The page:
Humans are resilient creatures. We have to be. Can you imagine what life would be like if the emotions of all of life’s joys and all of life’s sorrows never decayed at all? Most of us would end up either too happy or too sad to accomplish anything.
But a handful of events never fully relinquish their emotional hold on us. They are the big moments that we hang our memories on forever. The birth of a child. Finding love, or losing it. The team you rooted for since you were a kid finally–finally–wins the World Series.
One of those for me was the death of a boy named Gary, who was my best friend when I was 12. He came by to see if I wanted to go swimming at a local pond, but I wasn’t there. By the time I got home, he had drowned. A group of us scoured the neighborhood and the shore, our hopes of finding him falling as relentlessly as the sun in the late summer sky. Divers found his body the next day, but I couldn’t quite accept that it was real. For months and months I had the same dream, where Gary stopped by to tell me that he had really just run away, and that I shouldn’t worry about him. But then I’d wake up.
Right now this election feels like that. I simply couldn’t imagine that the American people would give Obama another term in office. As election night went on, that same empty pit formed in my gut as it did when that search for my missing friend went on without success. This is no dream. This is really happening!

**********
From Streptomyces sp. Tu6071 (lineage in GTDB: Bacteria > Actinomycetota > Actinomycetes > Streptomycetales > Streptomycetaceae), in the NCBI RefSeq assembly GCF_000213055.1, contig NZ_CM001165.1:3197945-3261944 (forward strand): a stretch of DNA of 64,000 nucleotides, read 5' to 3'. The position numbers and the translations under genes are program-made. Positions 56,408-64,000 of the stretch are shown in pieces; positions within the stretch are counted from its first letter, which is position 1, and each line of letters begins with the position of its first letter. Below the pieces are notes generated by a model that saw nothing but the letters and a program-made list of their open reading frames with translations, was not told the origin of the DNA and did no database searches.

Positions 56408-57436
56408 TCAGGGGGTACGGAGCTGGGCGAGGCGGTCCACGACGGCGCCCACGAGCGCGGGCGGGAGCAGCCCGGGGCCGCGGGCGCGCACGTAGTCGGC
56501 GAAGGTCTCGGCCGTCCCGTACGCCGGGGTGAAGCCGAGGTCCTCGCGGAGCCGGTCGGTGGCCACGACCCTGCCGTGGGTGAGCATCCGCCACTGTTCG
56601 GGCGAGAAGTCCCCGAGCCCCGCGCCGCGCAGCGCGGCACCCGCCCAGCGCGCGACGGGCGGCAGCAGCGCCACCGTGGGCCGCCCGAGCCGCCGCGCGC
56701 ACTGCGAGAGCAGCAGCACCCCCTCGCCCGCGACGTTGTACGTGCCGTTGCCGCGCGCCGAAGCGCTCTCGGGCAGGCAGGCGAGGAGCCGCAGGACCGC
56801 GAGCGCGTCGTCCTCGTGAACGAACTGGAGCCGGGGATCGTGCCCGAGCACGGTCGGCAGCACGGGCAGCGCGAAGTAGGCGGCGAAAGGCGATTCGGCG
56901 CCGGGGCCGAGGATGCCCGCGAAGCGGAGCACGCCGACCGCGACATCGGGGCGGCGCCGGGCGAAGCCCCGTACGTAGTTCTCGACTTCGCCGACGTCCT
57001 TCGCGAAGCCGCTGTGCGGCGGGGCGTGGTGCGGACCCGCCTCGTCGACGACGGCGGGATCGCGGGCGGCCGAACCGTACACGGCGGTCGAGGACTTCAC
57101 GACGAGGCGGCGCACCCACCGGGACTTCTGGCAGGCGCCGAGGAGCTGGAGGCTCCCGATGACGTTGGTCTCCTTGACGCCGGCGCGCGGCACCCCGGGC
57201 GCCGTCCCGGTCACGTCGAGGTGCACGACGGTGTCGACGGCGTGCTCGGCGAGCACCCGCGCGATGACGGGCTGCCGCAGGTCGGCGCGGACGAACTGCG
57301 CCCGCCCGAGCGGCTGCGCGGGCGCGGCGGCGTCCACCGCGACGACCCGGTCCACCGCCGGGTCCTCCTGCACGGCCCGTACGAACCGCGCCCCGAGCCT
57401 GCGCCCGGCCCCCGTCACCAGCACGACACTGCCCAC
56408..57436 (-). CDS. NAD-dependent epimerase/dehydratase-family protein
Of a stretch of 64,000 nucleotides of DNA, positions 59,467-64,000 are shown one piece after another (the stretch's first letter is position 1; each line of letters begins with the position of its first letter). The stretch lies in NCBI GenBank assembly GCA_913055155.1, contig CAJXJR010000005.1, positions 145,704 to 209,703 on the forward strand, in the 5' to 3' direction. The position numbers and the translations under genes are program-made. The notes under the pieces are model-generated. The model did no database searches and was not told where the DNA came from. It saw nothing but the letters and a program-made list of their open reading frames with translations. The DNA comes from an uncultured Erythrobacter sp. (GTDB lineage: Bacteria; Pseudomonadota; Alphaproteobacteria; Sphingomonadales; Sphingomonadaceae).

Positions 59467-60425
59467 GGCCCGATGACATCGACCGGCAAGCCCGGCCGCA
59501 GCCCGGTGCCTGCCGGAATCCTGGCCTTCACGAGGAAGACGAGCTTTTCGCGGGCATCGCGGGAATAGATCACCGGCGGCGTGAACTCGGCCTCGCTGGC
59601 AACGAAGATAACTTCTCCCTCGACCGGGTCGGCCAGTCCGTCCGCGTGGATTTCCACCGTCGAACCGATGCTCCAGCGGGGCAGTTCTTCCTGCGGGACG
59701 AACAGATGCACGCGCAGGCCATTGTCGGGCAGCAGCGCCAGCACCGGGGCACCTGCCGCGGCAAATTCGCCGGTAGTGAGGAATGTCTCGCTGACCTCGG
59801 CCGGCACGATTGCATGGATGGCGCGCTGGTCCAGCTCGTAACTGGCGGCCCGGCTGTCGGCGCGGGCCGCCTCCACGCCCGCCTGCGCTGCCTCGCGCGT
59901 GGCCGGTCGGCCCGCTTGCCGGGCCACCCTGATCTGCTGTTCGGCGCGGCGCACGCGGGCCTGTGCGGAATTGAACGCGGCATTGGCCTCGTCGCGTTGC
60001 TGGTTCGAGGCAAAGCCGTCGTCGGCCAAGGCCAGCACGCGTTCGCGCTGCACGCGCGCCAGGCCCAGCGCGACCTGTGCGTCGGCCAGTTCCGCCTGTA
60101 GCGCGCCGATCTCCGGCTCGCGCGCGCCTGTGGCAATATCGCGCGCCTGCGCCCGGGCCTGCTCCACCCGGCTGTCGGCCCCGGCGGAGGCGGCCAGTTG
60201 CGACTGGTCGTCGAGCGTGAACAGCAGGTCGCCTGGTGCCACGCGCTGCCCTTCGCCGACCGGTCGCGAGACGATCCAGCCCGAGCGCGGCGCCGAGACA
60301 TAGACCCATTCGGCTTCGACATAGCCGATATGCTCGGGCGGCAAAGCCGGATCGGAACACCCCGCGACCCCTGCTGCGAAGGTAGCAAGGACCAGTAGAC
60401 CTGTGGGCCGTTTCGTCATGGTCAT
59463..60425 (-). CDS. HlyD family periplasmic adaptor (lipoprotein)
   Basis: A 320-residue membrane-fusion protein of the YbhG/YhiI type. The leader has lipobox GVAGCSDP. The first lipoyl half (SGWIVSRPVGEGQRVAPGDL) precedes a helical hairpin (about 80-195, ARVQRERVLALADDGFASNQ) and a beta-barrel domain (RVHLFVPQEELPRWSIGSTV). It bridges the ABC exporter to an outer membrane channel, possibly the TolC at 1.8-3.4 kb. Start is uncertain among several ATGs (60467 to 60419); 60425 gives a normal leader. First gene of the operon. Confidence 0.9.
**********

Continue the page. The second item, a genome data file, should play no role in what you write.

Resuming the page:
In the years between that day when I was 12 and last Tuesday night I’ve been through a few things that were far, far worse, so I’m not saying that I’m prostrate with misery. I’m mostly able to stay analytical about what happened and why. But every now and then I’ll get this feeling that a lot of other people have, that something that a lot of us thought was so important that it would always be a part of our lives was now lost. It seems that it was lost a while ago, but we didn’t really know for sure. And of course, being human, we remained optimistic that everything would be put right. Instead, we found out that America’s founding principle of individual liberty coupled with self-reliance–the best friend of people around the world who aspire to be free, and to strive–had gone missing while we were doing something else.
I happened upon a music video that expresses what I’m feeling uncannily well. The visuals offer a tribute to the dreamers who both imagined and built this country, but the music is reflective and the skies are ominous.
As I write this, the hour is very late. This mood will subside, and most of the time I’ll go on as if the good guys had won. But I don’t think things are going to be as good as they could’ve been. We’ll muddle through, living like Europeans, but without the cathedrals or the history. And within a generation nobody will be able to imagine anything being any different from the way it will be by then. Life will go on, and the country will endure. It won’t be the country we have known, but I suppose that’s always been true, too.